There are many fantastic coins and rarities in the British series, however large coins such as crowns and five-pound pieces are favorites for many collectors. For the year 1831, no crown or five-pound coins were issued for circulation. Yet the Royal Mint did indeed produce such pieces, but only as pattern issues. Royal Mint officials employed the silver crown die for production of the gold five-pound pattern, meaning both types carry identical designs though are of different weights. However, the gold pattern is many times rarer than the silver. PCGS recently had the honor grading one of the extremely rare gold pieces with a fantastic pedigree.
Submitted at the Long Beach Coin, Stamp, Currency & Sports Expo for grading to PCGS was an example of the 1831 gold five-pound pattern coin. This coin is listed in many references, including W&R-270 where this exact coin was cited, ESC-272, KM-Pn99, Montagu-1086. This piece is even more special in that it is pedigreed back to 1887 when it sold from the A. E. Copp Collection privately to the outstanding John Gloag Murdoch Collection. It was sold again in 1904 by Sotheby, Wilkinson, & Hodge in the third segment of the sale of the J. G. Murdoch collection. The coin saw the auction block again in 1978 when it was in a Schweizerischer Bankverein Auction. The last sale occurred in January 2020 from Classical Numismatic Group (CNG) in the Triton XXIII Auction as part of the G.W.K. Roberts Collection as Lot 1346, where it brought $425,000 plus buyer’s fees.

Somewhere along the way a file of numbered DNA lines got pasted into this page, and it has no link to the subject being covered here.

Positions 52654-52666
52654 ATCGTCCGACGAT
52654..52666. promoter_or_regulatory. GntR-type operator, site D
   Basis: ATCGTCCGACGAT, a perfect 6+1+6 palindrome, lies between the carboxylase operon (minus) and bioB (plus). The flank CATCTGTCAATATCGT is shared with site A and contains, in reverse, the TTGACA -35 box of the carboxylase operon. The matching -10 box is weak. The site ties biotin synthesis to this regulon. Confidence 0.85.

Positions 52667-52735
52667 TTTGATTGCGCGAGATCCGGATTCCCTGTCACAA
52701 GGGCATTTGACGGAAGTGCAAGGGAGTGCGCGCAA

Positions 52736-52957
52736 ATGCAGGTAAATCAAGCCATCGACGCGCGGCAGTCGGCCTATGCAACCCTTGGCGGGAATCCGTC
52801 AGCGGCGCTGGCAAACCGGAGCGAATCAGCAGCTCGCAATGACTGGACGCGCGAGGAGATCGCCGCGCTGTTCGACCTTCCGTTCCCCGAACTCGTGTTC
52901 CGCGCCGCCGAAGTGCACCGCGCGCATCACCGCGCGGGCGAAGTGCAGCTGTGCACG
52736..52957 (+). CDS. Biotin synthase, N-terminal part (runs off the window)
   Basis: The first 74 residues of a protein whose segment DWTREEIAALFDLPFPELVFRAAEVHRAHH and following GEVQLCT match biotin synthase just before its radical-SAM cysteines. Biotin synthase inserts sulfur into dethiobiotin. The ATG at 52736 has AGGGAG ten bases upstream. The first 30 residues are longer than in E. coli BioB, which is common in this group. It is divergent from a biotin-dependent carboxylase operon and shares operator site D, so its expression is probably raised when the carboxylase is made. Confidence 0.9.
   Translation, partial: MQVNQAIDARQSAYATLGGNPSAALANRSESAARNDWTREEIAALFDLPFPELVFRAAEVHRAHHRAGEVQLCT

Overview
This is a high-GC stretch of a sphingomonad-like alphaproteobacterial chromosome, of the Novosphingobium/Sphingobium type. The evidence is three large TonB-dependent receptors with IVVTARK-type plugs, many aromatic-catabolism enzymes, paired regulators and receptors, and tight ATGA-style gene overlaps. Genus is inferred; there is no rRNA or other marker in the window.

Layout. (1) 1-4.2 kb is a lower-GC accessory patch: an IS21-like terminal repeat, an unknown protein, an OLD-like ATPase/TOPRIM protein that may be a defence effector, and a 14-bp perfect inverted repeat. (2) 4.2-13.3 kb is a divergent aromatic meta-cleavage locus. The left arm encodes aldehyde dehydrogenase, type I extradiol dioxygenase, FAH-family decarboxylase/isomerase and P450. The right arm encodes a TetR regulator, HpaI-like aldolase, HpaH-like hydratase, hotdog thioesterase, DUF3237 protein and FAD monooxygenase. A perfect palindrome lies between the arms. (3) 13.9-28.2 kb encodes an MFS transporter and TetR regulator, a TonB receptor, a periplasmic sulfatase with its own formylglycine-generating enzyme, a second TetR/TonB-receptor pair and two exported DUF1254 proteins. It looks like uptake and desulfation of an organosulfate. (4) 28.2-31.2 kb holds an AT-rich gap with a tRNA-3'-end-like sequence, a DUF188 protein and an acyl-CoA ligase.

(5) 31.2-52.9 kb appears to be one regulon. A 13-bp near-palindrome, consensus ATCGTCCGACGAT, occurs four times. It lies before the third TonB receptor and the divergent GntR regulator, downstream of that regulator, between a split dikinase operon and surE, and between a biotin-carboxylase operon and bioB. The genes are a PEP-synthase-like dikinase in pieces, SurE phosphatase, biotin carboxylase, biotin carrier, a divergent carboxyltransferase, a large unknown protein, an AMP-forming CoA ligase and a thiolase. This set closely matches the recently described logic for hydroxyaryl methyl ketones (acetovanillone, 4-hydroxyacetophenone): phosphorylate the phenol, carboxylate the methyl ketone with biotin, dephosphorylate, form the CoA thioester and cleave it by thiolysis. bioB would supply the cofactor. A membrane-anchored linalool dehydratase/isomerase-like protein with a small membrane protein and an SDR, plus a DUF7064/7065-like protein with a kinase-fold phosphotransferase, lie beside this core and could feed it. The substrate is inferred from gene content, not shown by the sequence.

The coin, while submitted raw to PCGS, had previously been in another holder. The graders at PCGS unanimously graded the specimen Proof-63 Deep Cameo. It is unknown the next time the coin will surface again and the pedigrees that it will add, but it will be protected for the future in its PCGS holder and is now fully guaranteed.
Only the best coins end up in PCGS holders. Learn more on how to submit your coins under the PCGS Crossover Service and submit today.